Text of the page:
OD (2)

Everyone wants to talk about overdoses these days.  My job is now not known for daring rescues and fiery crashes, but our menial contribution to a disease that has finally caught public attention.  I am baited upon meeting new people and I fall for it.  "What's your most common type of call?"  "Have you ever been on a heroin overdose?"  "Do you carry narcan?" Ah, damn!  Next thing I know I am in a conversation about the good old days, how kids are spoiled, or 'why don't they all just quit?'.

One of my first calls as a student was for an overdose.  My first.  My preceptors 5000th. "Pump the brakes"  I am told. No, you won't get to intubate this patient. At best you will finish this call and not have been punched or yelled at.

So, no, giving narcan is not news to me. Giving it on the regular in a town of 6000 residents, that is noteworthy.  That is something we've all noticed. 

One thing I resolved to do was not "allow" these patients to refuse. Any patient who is alert and oriented may refuse care and transport to the hospital. The opposite of that is kidnapping and I'm not into that.
These overdoses, while they start out unconscious, rapidly improve and are then often quite fervent in their desire to stay home and be left alone.  This poses a problem for me.  Firstly, I have to allow a drug addled (but oriented) person to stay home. They are not arrested, scared, charged, or even mildly inconvenienced, a fact that annoys me.  They are all but rewarded for their keen overdosing skills. Secondly, the half life of narcotics is much longer than that of the reversal agent. These people could find themselves unconscious again even without taking more drugs.  And I always worry that when they are found dead the next day, that will quite easily fall on me, both emotionally and legally.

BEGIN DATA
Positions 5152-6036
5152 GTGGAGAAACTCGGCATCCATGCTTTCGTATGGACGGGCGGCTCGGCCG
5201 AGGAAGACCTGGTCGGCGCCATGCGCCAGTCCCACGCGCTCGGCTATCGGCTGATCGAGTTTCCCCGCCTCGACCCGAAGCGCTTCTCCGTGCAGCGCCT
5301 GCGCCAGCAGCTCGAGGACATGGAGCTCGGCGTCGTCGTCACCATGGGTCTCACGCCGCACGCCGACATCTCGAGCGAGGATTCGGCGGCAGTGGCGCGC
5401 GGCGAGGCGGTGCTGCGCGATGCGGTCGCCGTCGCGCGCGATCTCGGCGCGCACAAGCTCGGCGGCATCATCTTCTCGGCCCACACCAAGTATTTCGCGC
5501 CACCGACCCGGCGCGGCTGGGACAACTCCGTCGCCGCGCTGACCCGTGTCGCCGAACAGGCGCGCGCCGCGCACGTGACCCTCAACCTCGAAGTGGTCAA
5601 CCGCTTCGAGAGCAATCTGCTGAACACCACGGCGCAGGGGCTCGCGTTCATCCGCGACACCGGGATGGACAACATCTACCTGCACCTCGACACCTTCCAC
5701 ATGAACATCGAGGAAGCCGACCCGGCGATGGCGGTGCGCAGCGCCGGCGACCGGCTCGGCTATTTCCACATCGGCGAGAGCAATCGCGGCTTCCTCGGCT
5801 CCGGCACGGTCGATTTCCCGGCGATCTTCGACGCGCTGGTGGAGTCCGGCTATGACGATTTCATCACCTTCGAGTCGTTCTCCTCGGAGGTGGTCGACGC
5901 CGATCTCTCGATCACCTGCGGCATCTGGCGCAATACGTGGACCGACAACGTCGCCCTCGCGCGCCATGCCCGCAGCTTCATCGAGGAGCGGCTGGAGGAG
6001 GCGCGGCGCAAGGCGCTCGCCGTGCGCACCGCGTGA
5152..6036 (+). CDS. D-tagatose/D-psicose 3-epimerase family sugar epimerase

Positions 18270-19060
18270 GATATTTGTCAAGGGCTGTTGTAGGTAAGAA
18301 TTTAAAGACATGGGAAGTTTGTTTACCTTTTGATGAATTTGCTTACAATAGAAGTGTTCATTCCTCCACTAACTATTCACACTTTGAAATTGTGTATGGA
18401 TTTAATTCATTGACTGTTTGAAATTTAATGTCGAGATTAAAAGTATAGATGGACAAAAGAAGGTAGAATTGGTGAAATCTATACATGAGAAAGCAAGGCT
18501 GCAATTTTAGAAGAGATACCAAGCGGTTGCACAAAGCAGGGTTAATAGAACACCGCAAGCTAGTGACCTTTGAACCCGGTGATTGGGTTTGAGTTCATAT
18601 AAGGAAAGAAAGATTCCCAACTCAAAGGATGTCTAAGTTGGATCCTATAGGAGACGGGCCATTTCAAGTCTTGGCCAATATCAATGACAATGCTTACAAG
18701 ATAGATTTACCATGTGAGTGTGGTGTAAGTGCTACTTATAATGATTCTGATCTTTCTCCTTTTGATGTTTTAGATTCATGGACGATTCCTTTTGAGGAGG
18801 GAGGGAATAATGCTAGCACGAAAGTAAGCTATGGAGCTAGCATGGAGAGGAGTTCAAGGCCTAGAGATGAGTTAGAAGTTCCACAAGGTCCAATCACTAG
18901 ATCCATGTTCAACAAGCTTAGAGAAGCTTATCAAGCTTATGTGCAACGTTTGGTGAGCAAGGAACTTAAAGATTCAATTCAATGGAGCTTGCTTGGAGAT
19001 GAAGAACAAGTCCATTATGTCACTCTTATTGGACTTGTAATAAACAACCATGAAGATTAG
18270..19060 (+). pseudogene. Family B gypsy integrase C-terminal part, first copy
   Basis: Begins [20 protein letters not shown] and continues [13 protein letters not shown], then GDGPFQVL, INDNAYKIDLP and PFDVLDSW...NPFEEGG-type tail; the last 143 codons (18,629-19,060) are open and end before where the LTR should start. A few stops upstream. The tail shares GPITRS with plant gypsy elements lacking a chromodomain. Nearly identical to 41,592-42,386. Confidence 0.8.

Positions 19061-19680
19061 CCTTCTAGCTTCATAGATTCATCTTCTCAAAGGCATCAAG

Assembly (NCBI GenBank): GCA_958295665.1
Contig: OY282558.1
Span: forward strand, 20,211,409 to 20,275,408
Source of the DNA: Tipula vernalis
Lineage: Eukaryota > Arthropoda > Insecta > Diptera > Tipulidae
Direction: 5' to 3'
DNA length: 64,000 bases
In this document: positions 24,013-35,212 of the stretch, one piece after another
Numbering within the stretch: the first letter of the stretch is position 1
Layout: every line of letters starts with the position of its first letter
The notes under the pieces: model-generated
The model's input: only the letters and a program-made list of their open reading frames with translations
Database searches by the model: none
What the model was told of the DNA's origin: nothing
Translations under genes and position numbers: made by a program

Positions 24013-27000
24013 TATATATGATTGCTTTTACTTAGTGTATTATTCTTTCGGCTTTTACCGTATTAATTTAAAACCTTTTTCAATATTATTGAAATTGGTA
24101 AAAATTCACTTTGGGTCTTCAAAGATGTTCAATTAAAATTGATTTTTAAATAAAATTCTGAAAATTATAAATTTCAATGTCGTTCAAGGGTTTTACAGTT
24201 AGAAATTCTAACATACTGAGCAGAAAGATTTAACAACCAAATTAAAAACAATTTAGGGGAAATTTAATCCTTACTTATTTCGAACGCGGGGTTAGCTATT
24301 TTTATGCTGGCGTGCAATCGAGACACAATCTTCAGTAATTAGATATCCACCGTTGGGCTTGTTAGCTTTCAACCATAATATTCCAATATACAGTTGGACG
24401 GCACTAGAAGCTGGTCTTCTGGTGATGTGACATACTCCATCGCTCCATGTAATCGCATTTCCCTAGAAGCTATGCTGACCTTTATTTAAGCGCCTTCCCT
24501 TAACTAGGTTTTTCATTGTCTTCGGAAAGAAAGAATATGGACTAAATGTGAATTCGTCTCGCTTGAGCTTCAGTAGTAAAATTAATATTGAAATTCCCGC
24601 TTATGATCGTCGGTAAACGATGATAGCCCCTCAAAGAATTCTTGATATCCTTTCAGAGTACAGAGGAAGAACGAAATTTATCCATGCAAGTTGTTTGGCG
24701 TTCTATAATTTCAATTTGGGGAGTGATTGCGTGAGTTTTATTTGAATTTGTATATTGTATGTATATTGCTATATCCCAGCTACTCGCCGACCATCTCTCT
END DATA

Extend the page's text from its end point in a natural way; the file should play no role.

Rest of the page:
One colleague shares my sentiment but takes his tactics to the extreme, and doesn't treat these people until they are already in the ambulance.  This has caused him to have to summon police, get into fights and twice have a patient jump from an all but moving ambulance in the middle of the street. This tactic does not work.
I prefer to gently wake these people up, gather them up and walk them swiftly to the ambulance. As they begin to feel more normal they can be (usually) easily convinced to not jump out of the ambulance and to do everyone (especially themselves) a favor and just come on down to the ER.  So far so good. No messes have been made.
Once they get to the ER, are they suddenly compelled to give up the drugs and reform? No. But do they have the chance?  Yes.  This is pretty idealistic, I know, but I have to feel like I am doing something. Anything to never see another dead 25 year old.

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